Losing weight before getting pregnant may help you to conceive naturally and is also safer for you and your baby than trying to lose weight during pregnancy.

What does this study involve? This study is a pilot randomised controlled trial which means that you will be randomly allocated to one of two weight loss programs:

1. An online weight loss program

2. Recommended weight loss advice delivered in a clinic setting
Both weight loss programs are safe and are designed to be followed for a duration of 10 weeks, prior to start trying to get pregnant. If you do however happen to get pregnant whilst in the trial, just let us know and we can advise you on a general healthy pregnancy diet.

If you choose to participate in this study, you will be asked to sign the participant consent form and complete some online questionnaires about your general health, lifestyle and medical history. You will also have your weight, height and body composition measured at the start and at the end of the program.

Ethics approval number: HREC/17/RPAH/579

You may be eligible to participate in this study if you are :

  • women with BMI above or equal to 25kg/m2 planning a pregnancy in the next 6 to 12 months

How to participate
To register your interest, please click


The “Say No” trial: a pragmatic intervention to reduce instances of indulgent energy intake behaviours

** Please note: participants have now been fully recruited for this trial ** We are recruiting for a study, which will investigate three behavioural strategies to help control dietary intake. You may be interested in taking part if you want help to control what you eat. We live in an environment where there are constant cues to eat, and there are times when we eat too much. Identifying strategies to help us navigate this environment may help us with weight management.

To be eligible for the study the following criteria must be met:

  • You must have a BMI of at least 25 kg/m2 (calculate your BMI
  • Would like to reduce the number of indulgent foods and drinks you have
  • Not pregnant or intending to fall pregnant within the study time period (8 weeks)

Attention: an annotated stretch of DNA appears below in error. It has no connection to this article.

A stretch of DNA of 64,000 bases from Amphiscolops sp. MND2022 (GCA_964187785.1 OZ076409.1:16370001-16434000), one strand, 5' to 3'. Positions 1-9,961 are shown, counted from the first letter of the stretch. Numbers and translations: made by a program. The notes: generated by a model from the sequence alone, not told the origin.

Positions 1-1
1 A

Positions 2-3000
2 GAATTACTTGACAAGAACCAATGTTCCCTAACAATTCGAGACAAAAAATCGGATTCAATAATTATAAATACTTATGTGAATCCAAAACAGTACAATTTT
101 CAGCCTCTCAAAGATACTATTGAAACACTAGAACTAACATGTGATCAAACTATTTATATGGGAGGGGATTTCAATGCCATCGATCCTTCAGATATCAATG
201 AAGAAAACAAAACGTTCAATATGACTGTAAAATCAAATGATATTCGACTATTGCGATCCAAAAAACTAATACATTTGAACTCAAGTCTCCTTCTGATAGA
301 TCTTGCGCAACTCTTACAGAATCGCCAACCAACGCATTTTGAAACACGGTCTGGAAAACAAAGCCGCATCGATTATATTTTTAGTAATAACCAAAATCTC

• No current eating disorder or medical history of eating disorders
  • Not taking part in a clinical weight loss trial
  • Not attending a weight management program (including pharmacotherapy or bariatric surgery)
  • Not taking weight loss medications and other drugs that may affect body weight e.g. anti-psychotics, anti-depressants, or corticosteroids.

This is an 8-week trial and you will be randomised to one of the three groups. You will be asked to come and see us at the beginning and at the end of the study.

If you are interested in taking part or would like more information please contact the team via email: or by phone: +61 2 8627 1990.

The TEMPO Diet Trial: Type of Energy Manipulation for Promoting optimum metabolic health and body composition in Obesity

** Please note: participants have now been fully recruited for this trial ** For many years health professionals have recommended ‘slow and steady’ weight losses of approximately 0.1 to 1 kilo per week. In recent years however, an increasing number of health professionals are prescribing meal replacement diets called very low calorie diets (VLCDs) because they can induce relatively fast weight losses of approximately 0.5 to 2 kilos per week, which some people find motivating, and because some people report not feeling hungry while following a VLCD.

While VLCDs are known to be safe and effective in the short-term (for up to one year), the long-term consequences are unknown. This study will demonstrate whether or not there is any difference between the effects of weight loss via VLCD or conventional diet on metabolic health, body fat content and distribution, muscle mass and strength, and bone density in post-menopausal women for 3 years after commencement of the diet.

To watch Associate Professor Amanda Salis talking about the TEMPO Diet Trial click here.

To watch Associate Professor Amanda Salis talking about A Day in the Life on a VLCD, click here.

To read the Information for Participants click here (PDF file).

Recruitment for the TEMPO Diet Trial has finished. The eligibility criteria were female, living in the Sydney metropolitan area, aged 45-65, postmenopausal for 5 years or more, are non-diabetic and you have a body mass index (BMI*) of 30 to 40 kg/m2.